There are now only a few months to go until the biggest sporting event of 2014 – the FIFA World Cup in Brazil – and questions are being asked. Will the stadiums be ready? Are the airports ready for the crowds?
But one matter rises above all others – and may have an impact on the destiny of the cup itself: how will the ball move through the air?
The words “Love me or Lose me” appear beside Adidas’s new World Cup football – the Brazuca – on billboards the world over. They implore the reader to accept the football for what it is and may be a subtle nod to the controversy which dogged the Brazuca’s ancestors: the Jabulani and Teamgeist.
Since 1970, every World Cup football has been made by Adidas, an ideal opportunity to showcase their latest developments in ball design and technology. In 2006 they took a radical departure from the norm with the Teamgeist. Traditionally, a football is constructed from 32 panels stitched together by hand. The Teamgeist had 14 panels which were glued together with heat (thermally bonded), resulting in a ball more “marble-like” than previous generations.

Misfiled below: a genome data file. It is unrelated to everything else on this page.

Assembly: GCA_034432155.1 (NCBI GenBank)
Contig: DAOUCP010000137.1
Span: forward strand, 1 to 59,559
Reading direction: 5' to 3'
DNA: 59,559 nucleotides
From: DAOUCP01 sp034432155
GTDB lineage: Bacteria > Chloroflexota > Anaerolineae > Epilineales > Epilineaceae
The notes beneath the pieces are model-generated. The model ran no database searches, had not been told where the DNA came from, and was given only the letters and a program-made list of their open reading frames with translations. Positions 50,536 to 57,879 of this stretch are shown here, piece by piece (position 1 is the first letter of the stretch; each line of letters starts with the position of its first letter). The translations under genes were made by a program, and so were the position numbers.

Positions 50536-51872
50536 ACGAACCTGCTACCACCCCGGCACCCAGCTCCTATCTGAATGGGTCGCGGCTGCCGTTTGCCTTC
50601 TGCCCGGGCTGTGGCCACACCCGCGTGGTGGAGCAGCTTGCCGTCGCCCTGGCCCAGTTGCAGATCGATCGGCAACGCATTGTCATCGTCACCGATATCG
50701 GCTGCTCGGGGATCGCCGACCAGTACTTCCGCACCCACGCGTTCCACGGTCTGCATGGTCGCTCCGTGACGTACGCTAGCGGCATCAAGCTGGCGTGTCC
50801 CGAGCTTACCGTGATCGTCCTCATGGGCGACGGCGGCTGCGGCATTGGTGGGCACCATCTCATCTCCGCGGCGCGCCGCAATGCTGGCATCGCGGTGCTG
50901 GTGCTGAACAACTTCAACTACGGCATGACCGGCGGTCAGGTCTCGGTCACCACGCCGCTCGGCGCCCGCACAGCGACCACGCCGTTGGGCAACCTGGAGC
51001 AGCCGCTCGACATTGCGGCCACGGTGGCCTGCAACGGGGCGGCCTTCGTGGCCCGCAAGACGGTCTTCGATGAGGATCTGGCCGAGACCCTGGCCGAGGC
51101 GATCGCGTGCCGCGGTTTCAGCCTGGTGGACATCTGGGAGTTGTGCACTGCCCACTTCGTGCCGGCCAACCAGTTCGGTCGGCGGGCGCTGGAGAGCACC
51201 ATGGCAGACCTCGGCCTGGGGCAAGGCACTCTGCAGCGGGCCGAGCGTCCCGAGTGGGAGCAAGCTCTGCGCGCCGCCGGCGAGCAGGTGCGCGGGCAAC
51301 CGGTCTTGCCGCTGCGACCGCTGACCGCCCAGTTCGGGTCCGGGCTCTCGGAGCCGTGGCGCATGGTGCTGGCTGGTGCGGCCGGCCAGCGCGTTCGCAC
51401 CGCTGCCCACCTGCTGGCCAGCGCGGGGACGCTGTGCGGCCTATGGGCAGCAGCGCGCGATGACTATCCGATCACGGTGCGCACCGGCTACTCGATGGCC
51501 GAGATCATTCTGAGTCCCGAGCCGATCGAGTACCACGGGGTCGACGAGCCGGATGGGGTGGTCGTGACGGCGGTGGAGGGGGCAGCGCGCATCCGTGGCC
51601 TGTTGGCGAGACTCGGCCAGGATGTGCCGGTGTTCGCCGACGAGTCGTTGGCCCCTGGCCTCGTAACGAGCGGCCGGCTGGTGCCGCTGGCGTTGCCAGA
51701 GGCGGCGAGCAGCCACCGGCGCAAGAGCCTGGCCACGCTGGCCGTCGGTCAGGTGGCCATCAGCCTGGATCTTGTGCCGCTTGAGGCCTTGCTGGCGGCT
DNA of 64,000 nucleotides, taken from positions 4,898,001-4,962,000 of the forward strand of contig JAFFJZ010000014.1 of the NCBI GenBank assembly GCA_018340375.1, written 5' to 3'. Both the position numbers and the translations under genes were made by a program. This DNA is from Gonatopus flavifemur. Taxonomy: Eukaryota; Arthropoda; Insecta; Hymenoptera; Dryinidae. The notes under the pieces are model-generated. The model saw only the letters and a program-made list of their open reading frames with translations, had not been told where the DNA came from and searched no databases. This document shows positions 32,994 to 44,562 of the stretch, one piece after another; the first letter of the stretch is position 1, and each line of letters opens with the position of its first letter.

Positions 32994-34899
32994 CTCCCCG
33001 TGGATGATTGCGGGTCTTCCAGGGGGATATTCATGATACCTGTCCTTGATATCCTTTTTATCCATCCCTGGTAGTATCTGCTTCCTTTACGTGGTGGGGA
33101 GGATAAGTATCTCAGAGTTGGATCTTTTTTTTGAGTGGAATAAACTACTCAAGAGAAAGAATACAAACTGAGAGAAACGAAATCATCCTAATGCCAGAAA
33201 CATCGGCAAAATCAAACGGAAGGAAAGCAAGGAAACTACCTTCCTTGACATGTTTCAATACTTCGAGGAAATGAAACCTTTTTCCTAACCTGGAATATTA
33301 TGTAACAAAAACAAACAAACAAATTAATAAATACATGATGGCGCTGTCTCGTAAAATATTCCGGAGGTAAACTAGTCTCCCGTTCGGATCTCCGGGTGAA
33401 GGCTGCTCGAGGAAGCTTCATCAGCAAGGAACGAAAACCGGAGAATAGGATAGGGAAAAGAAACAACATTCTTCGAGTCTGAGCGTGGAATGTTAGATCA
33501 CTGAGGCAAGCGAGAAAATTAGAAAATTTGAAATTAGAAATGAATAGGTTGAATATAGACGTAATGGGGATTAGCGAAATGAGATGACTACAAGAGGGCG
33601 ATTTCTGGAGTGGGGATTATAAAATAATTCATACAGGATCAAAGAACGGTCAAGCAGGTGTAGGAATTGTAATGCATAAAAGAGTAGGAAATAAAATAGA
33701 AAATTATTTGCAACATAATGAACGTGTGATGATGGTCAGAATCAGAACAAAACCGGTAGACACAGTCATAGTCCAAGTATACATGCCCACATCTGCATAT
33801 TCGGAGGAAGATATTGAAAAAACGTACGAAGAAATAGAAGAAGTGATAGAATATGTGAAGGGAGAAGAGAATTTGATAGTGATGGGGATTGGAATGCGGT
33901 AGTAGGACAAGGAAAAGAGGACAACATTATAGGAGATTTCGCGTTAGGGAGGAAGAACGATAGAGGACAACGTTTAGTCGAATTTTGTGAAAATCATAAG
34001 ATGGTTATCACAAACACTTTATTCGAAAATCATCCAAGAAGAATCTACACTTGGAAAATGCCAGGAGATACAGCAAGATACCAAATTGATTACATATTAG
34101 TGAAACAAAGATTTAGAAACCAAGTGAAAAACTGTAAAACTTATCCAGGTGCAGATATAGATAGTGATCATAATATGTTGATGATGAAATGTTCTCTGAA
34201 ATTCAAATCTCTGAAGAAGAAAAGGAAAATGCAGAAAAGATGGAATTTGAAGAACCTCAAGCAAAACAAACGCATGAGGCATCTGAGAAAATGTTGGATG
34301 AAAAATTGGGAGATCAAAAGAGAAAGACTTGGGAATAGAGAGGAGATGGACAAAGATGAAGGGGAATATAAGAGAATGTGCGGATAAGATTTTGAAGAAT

The change was not only aesthetic. Players using the ball complained of erratic behaviour in flight. For the next World Cup (South Africa, 2010) Adidas had considerably redesigned the ball – the Jabulani – which had only eight thermally bonded panels. Unfortunately, the criticism of the ball was, if anything, louder than it had been four years earlier. Many coaches and players compared the Jabulani to a beach ball which swerves unpredictably.